Monday, June 22, 2015

Optical delusions, it's a matter of perspective

Two things are going on here. One is the camera is failing and it took some luck to get this picture below in the first place. It was once upon a time a color camera I think, but it has become more of a faded black and white image when it's working at all.  It's also the incorrect type of kind of camera. The image is accurate but the POV is not.

The Garmin 7612 display is new, the existing camera not so much. The owner was aware the camera had been in poor health, and from my perspective it had long passed on into Kodak heaven. In truth it had no power initially, but when given power it had a severe case of the Delirium Tremens. It really doesn't matter. For these reasons it's going into a plastic body bag for transport and internment at the local paupers landfill.


After mucking around a bit it was discovered the power lead to the camera had pulled off. A quick snip snip and a crimp fixed the power issue.

When I got it working, sort of, the "D'oh" epiphany struck. It's a mirror image thing or lack there of that's the real problem.

Mirrors are interesting and mysterious objects. They're also the primary tool we use to understand what we look like. So the next time you want to strain your brain, stand in front of a mirror, raise your right hand and look at your image. The person in the mirror, that being you, has raised their left hand. It's all deep brain magic that's happening. We usually don't give this any thought as makeup is applied, or hair is combed. Now stand back and have someone take a picture of you, look in the mirror and then compare the two.

Many think they look different, and in subtle ways your brain says you are. The image on the left of the dashing Installer is how I see myself in the mirror.

That dude on the right in the standard camera view however looks a little sneaky and furtive to me. Freckles switch sides along with your hair part and all other asymmetric features subliminally jump out at us. This can be uncomfortable to some.

Here's another example. Take your smart phone and use the forward camera selfie view, raise your right hand again, and snap a picture. Now look at the picture you took. In most cases the camera shows you a mirror image prior to taking the picture, but then flips the image horizontally for you while processing it. In the finished picture your left hand is now raised.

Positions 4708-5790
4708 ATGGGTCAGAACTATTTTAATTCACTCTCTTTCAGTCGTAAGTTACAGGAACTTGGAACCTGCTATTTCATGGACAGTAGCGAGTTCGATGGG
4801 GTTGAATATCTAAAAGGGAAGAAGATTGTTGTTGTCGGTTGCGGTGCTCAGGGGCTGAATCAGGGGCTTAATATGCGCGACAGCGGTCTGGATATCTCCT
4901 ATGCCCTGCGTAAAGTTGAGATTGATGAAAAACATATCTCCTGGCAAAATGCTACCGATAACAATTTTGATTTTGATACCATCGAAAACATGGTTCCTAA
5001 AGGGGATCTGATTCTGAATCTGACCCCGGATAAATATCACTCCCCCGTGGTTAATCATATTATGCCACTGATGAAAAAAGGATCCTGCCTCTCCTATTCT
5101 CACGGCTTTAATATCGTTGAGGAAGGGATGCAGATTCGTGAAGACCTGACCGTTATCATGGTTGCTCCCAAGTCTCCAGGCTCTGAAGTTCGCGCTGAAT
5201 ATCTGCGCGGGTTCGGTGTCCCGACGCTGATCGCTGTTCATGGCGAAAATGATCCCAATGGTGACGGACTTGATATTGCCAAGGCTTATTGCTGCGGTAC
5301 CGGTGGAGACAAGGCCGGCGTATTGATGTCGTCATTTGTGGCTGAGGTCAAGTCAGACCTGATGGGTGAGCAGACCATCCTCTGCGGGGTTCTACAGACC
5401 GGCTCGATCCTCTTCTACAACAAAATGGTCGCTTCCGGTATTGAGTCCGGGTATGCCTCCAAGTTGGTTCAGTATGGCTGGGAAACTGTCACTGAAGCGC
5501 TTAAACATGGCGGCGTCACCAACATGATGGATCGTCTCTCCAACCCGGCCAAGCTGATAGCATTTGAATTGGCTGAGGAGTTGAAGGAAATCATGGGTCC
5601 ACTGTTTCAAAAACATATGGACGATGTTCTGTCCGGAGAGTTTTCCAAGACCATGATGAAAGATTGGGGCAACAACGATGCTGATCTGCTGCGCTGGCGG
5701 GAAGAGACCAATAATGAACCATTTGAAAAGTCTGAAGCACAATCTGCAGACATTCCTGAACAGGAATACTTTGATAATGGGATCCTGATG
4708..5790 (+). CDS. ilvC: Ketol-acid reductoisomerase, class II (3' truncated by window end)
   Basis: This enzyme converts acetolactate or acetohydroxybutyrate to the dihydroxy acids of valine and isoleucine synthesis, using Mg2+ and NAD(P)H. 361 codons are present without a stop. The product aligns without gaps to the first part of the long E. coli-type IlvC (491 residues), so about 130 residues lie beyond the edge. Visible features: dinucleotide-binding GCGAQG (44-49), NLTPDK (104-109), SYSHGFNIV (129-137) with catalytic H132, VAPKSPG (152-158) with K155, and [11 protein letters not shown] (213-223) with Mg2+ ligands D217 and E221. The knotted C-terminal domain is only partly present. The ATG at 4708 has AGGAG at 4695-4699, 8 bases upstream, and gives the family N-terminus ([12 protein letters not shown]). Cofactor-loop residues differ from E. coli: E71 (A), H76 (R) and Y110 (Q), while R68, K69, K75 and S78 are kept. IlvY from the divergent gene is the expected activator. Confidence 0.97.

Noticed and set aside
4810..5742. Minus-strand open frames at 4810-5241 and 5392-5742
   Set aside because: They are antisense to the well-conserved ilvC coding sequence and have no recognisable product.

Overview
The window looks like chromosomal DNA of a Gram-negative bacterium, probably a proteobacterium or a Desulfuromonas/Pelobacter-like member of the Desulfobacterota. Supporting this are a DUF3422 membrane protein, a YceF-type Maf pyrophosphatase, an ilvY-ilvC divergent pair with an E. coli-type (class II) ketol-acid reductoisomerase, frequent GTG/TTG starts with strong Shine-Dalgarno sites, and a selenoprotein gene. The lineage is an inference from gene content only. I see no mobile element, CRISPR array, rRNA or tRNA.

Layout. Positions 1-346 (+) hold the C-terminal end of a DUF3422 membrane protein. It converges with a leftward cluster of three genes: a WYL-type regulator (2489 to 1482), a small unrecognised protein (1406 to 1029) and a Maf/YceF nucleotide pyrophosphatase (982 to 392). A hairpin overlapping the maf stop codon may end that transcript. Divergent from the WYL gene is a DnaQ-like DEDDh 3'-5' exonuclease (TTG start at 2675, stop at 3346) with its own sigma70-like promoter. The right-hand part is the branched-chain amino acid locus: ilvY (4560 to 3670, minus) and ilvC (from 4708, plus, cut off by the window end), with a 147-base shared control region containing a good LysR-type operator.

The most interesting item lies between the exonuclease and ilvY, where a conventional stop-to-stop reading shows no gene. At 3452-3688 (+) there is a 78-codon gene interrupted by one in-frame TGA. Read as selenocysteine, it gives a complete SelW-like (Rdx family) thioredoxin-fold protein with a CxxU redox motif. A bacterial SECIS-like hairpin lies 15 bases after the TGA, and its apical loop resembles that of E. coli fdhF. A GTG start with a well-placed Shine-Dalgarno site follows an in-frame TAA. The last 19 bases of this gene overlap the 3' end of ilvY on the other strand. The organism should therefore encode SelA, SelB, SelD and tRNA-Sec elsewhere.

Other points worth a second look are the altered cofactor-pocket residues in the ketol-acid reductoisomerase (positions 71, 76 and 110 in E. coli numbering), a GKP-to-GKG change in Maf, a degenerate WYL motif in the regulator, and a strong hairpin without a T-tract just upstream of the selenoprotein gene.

So here is the problem. This is a similar view to the one above on the display taken with my camera. I've labeled the real sides. Port is the left side for those who aren't very boaty, and you hopefully can figure the starboard side out.

This camera is being used to back the boat into a slip. The problem is although this image is correct in all ways, from the perspective of the helmsman it's really back asswards. The view is good if you're facing backwards towards the stern of the boat, but the helmsman is facing forward. Right is now left and it's confusing.

Now here is the better view. Yes it initially looks wonky because you're still facing backwards.

But try imagining this photo in a frame, turning it around and placing it at the helm facing towards you. Your brain will now understand port is now port on the port side and starboard is now starboard on the starboard side. See I told you there are brain dark arts happening here.

The new camera is a Specotech CV627MR. I've installed a lot of these through the years. It's wide angled, infrared LED lit for night use, IP67 rated, and best of all it has a five year warranty. That small plastic bag has three gender bender composite video adapters for BNC to RCA conversions. It does an excellent job at a modest price.

So here is the finished product hanging under the spreader of the trawler's electronic's mast. I used the existing clam shell to route the cable. I pulled in new power wiring because the original red power wire fell down inside the mast.

Why new wiring? The power wires had been taped to the coax video cable. So either it all had to be back pulled, and then pulled back up...or I could use the pull string I had left behind when I installed the new radar to pull new red and black wires in, along with a new pull string. In short the latter was faster and cheaper.

Everything works great now. When the owner gets back into town I'll have him help me twist and turn the camera till the view is straight to the eye. It's tedious to do this by yourself. No Bill twist it left this time, no damn it, the other left.

The mirror thing is a lot like the thermos mystery. How does it know that it's supposed to keep hot things hot and cold things cold?

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